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  • Author or Editor: Harold F. Wilkins x
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Poinsettia (Euphorbia pulcherrima Wind. ex. Klotzsch cv. Gutbier V-14 Glory) plants were grown under conditions simulating commercial stock plant production to investigate the effects of NH4-N: NO3-N fertilizer ratios, foliar Ca sprays, medium-applied Ca, and medium-applied Mo on leaf edge burn (LEB) and cutting production. Leaf edge burn expression was nearly 100% greater with NH4-N: NO3-N fertilizer ratios of 1:2 or 2:1 than with NO3-N only. However, cutting production was 28% lower with NO3-N as the sole N source. There was little difference in either LEB or cutting production between the two NH4-N levels. Weekly Ca sprays at 500 mg·liter-1 were effective in reducing LEB, while medium-applied Ca as gypsum was ineffective. Foliar Ca sprays reduced both the number of LEB leaves (90%) and symptom severity of individual leaves. Spraying plants with tap water (Ca at 25 to 30 mg·liter-1) plus wetting agent had an intermediate effect. Medium-applied Mo was ineffective in reducing LEB, despite greatly increasing leaf Mo levels. The Ca concentration in chlorotic, marginal leaf tissue was significantly lower than the Ca concentration in green leaf margins. There was also a strong, negative correlation between the Ca concentration in young leaves at the susceptible growth stage and the incidence of LEB in various treatment groups. Supplemental applications of Ca and Mo did not consistently affect cutting production. Leaf edge burn appears to be a localized Ca deficiency due to inadequate Ca uptake and/or translocation to the numerous axillary shoots simultaneously developing on poinsettia stock plants.

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Abstract

Leaf emergence from bulblets of Lilium longiflorum Thunb. generated in vitro from bulb-scale explants incubated in the dark at either 25 or 30°C was enhanced by 3 stimuli: incubation at 4°C for 1 or more weeks after removal from culture; immersion in water at 45° for 30 minutes to 8 hours after removal from culture; or in vitro red-light irradiation. For maximum response, bulblets generated at 25° required longer treatments at either 45° or under red-light irradiation. On the other hand, bulblets generated in vitro at 30° responded least to incubation at 4°. Although all 3 environmental factors ended dormancy, variation in rates of leaf emergence and total percentage of bulblets with leaves at the end of the experiments suggested differences in the state of bulblet dormancy due to in vitro temperature and differences in the physiological action of the environmental stimuli promoting leaf emergence.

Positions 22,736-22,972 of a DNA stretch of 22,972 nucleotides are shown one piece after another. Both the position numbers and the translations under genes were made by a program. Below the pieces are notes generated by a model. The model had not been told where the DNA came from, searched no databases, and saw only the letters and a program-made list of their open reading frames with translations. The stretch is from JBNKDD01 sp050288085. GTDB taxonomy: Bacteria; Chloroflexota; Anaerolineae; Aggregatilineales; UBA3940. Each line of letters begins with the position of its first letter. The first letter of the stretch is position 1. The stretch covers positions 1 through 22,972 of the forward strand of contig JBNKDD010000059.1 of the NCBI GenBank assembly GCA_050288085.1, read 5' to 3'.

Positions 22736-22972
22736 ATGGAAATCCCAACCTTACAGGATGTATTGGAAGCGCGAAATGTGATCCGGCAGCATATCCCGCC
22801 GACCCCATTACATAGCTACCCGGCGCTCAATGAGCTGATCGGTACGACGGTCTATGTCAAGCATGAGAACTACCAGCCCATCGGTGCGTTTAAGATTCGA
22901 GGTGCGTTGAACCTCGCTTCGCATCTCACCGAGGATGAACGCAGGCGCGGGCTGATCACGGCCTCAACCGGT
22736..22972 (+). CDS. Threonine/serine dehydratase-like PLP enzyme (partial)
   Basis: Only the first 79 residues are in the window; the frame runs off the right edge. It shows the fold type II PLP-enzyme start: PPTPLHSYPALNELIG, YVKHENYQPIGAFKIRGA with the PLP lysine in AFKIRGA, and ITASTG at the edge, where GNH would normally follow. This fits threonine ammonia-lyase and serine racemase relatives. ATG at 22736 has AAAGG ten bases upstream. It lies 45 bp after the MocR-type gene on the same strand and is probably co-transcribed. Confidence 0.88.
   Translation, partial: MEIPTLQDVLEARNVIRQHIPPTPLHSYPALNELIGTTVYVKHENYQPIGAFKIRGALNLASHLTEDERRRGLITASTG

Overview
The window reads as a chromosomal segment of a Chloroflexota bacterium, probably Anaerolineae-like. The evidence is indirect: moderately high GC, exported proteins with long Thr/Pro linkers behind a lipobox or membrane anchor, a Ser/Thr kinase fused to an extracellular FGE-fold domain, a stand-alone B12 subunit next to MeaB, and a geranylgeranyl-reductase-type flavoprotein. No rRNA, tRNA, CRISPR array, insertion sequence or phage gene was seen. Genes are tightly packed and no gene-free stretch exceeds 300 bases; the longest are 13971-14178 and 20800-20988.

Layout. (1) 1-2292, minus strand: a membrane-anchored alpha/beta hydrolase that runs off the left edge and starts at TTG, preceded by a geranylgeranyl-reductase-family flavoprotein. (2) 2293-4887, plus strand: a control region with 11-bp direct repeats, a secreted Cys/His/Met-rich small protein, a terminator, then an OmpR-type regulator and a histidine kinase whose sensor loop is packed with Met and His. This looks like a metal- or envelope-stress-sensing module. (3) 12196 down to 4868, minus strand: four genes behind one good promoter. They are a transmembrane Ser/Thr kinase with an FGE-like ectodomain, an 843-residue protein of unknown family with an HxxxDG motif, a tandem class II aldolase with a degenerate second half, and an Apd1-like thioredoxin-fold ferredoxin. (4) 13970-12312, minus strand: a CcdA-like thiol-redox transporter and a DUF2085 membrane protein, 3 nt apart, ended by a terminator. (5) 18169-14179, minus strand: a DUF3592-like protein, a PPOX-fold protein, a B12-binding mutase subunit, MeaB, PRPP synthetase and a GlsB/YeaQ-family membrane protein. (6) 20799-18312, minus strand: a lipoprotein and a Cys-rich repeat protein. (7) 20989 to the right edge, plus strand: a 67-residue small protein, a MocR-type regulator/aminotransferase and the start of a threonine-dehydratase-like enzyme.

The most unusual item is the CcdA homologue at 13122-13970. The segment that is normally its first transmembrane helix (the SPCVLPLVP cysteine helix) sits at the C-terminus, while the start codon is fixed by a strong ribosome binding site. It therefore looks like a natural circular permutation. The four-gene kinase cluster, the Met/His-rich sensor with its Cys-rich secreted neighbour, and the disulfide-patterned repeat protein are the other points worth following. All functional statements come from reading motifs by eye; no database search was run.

Open Access

The poinsettia [Euphorbia pulcherrima (Willd. ex. Klotzsch)] is a short-day plant (SDP) for floral initiation that will also initiate floral structures (cyathia) under long days (LD) after the apical meristem produces a cultivar-dependent number of nodes (long-day node number). Leaf removal, root restriction, and air layering failed to affect the long-day node number (LDNN) of the apical meristem. Repeated rooting of shoots, which resulted in the removal of nodes, did not affect the total number of nodes initiated by the apical meristem before floral initiation, although the number of nodes intact on the plant at the time of floral initiation was reduced. Reciprocal grafting of axillary buds of `Eckespoint Lilo' and `Gutbier V-14 Glory' plants did not affect the LDNN of the grafted meristem since the LDNN was the same as for nongrafted buds of the same cultivar. Further, grafting axillary buds from different positions along the main axis that differed in LDNN did not affect the LDNN of the grafted meristems. On the basis of these results, it was concluded that LD floral initiation in poinsettia is a function of the ontogenetic age of the meristem and that the LDNN represents a critical ontogenetic age for floral initiation to occur under LD.